According to the American Heart Association, 44 million women in the United States suffer from cardiovascular disease. One of the biggest concerns among women with heart disease is how this condition will affect their sex lives. Many women are not comfortable discussing this topic with their mostly male cardiologists, and misinformation abounds.
A study published in the May 12, 2012 issue of the “American Journal of Cardiology” found that 60 percent of women who’ve had a heart attack report a decline in sexual activity. As many as 50 percent of women with significant cardiovascular disease have an impaired ability to reach orgasm, writes Dr. Lauren Streicher in her book, “Sex Rx: Hormones, Health and Your Best Sex Ever.” It’s unclear, though, whether this statistic reflects psychological fear or physiological compromise. However, certain commonly prescribed beta blockers like propranolol and metoprolol are known to have a dampening effect on the libido.
How Does Sexual Activity Affect the Heart?
Heart attack survivors, both male and female, worry that sexual activity could bring on another heart attack.
Sexual activity in an intimate context, however, may not qualify as aerobic exercise.
Interestingly, studies show significant differences in pulse, blood pressure, and respiratory rates between laboratory volunteers who did not know each other before engaging in sex in a clinical setting and married couples having sex at home. Couples having sex in their own bedrooms showed only a slight elevation in vital signs; equivalent, perhaps, to what the couples might see if they took a brisk walk around the block on level ground.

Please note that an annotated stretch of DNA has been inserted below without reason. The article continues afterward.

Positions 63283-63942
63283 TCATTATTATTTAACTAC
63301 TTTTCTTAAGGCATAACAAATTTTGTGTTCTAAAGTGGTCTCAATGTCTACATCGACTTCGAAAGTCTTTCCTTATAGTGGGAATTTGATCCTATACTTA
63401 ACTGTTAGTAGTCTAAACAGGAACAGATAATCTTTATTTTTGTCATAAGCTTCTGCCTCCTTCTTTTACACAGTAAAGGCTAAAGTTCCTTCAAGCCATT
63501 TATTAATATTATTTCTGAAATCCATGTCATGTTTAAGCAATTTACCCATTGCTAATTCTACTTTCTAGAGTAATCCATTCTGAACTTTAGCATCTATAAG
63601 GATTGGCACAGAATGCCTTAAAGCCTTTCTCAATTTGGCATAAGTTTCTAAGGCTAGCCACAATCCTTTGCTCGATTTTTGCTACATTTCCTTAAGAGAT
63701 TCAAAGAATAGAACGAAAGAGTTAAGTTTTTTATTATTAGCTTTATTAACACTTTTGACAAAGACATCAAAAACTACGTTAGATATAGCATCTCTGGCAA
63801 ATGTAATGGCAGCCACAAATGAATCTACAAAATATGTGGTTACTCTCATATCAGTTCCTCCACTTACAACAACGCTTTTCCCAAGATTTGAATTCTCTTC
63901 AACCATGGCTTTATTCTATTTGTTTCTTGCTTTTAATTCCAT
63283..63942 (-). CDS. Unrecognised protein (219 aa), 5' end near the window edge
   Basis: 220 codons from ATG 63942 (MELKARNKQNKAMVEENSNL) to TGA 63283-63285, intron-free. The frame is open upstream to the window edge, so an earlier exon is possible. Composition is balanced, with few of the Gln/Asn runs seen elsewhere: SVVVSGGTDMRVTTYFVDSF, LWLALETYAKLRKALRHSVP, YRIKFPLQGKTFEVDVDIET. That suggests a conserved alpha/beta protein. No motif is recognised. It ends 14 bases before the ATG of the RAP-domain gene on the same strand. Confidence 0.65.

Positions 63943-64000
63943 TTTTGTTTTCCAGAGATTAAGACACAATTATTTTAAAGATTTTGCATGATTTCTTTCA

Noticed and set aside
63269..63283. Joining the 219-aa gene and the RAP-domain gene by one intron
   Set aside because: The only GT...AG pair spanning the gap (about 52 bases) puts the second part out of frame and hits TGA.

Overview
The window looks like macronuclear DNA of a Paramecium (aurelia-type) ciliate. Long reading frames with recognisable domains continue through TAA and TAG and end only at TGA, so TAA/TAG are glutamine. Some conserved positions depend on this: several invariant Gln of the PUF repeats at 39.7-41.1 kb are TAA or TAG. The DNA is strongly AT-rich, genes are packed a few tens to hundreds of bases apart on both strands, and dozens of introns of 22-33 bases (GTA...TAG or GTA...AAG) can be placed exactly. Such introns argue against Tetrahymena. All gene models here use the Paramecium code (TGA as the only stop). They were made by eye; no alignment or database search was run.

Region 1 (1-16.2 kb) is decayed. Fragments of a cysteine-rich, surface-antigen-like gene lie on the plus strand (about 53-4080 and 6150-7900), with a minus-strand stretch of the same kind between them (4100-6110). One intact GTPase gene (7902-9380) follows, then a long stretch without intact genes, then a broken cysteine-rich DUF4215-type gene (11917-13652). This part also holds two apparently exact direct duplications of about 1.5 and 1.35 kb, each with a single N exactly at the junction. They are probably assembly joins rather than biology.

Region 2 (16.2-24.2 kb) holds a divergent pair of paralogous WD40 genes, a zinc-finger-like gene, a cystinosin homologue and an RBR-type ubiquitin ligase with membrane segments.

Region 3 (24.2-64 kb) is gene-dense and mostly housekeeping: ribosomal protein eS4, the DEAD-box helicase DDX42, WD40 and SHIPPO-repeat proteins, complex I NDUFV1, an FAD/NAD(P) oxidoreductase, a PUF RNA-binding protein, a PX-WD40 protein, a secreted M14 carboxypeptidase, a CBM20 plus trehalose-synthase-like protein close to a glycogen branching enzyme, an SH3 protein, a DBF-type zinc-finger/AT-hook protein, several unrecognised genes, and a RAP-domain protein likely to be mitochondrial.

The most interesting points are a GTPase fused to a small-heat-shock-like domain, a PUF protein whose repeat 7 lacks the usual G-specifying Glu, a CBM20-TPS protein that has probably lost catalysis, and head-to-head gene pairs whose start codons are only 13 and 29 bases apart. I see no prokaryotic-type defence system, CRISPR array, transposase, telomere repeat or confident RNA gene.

This doesn’t mean that there aren’t cardiovascular benefits associated with having sex. If a woman is able to orgasm, her pituitary gland releases the hormone oxytocin, which lowers the blood pressure significantly. Sex releases endorphins, which relieve stress and elevate the mood.
Sex can also enhance intimacy and the emotional bond between two partners. Intimacy itself can have a positive effect upon the heart. Among patients who survive for three months following a myocardial infarction, single people of both sexes had a 71% greater likelihood of dying within the next five years than married people.
Sex After a Heart Attack
How do you know when it’s safe to start making love again after you’ve had a heart attack? Doctors say that patients whose myocardial infarctions left them with no significant deficits may be ready to resume sexual activity in as soon as a week. Patients who’ve had cardiac bypass surgery need to wait until their incisions have healed. Many physicians recommend stress tests to their patients: If patients are healthy enough to work a light sweat without triggering chest pains, then they’re healthy enough to have sex.
If you have questions about whether you can resume sexual activity, it’s important to initiate a conversation about that subject with your cardiologist. Though there’s lots of information on the Internet, most of it is written from a male perspective. Many male physicians may feel inhibited about reaching out to their female patients on this topic, so you may need to be proactive.